Angola National Day

WASHINGTON, November 11, 2014/African Press Organization (APO)/ — Press Statement
John Kerry
Secretary of State
Washington, DC
November 10, 2014

On behalf of President Obama and the people of the United States, I congratulate the people of Angola as…

Foreign Secretary condemns suicide bomb attack on school in Nigeria

LONDON, United-Kingdom, November 11, 2014/African Press Organization (APO)/ — Following reports of a suicide attack this morning on a school in North East Nigeria, the Foreign Secretary, Philip Hammond, condemned the attack and expressed his support for Nigeria.

“I am horrified to hear about the suicide bomb attack today that has killed a large number of students at a school in North East Nigeria, and injured many more. I condemn those responsible for this appalling act and hope they are swiftly brought to justice.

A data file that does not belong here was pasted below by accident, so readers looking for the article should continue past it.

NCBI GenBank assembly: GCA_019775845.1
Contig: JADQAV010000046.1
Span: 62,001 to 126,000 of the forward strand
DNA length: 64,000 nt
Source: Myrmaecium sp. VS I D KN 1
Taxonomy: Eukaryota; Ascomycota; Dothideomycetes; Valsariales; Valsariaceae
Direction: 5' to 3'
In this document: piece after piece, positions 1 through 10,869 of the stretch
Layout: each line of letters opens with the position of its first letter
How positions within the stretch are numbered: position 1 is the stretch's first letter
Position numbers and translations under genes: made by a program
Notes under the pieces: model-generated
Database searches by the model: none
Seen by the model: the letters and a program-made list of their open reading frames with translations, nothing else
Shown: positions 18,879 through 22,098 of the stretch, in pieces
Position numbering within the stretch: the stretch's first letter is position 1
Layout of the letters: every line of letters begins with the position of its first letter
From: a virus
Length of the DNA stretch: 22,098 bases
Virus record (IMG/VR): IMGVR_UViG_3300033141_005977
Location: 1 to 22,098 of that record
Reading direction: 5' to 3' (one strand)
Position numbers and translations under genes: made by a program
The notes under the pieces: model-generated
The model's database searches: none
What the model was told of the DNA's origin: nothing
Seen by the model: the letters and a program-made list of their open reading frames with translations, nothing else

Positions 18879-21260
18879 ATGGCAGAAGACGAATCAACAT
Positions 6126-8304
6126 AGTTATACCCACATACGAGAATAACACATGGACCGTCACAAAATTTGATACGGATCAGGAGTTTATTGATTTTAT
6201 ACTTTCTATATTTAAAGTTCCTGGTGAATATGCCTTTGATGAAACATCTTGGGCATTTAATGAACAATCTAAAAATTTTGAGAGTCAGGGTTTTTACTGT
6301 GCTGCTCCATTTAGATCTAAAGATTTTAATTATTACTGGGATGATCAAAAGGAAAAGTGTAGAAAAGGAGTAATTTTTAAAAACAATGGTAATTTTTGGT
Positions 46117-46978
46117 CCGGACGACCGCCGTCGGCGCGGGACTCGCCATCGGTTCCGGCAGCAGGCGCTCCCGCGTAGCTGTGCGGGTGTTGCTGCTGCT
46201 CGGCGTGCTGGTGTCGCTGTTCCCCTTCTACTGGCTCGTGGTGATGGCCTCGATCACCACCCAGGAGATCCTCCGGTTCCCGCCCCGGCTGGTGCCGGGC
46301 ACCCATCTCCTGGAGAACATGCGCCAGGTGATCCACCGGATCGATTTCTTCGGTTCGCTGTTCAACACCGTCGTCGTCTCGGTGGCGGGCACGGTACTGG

“I offer the British government’s deepest condolences to the bereaved and those who have suffered injury. We will continue to work closely with the Nigerian government to help them tackle the threat from terrorism.”

Gemalto survey in Africa: 80% voice interest for mobile marketing if in line with “right person, right message, right moment” golden rule

AFRICACOM, South Africa, November 11, 2014/African Press Organization (APO)/ — Gemalto (Euronext NL 0000400653 GTO) (http://www.gemalto.com), the world leader in digital security, is releasing the results of a new survey conducted by Ifop in South Africa and Nigeria on consumers’ perceptions of mobile marketing. The findings reveal that although 80% of respondents feel annoyed when receiving unsolicited messages, the same proportion could be won back by operators and brands if they implemented best practices to improve customer engagement.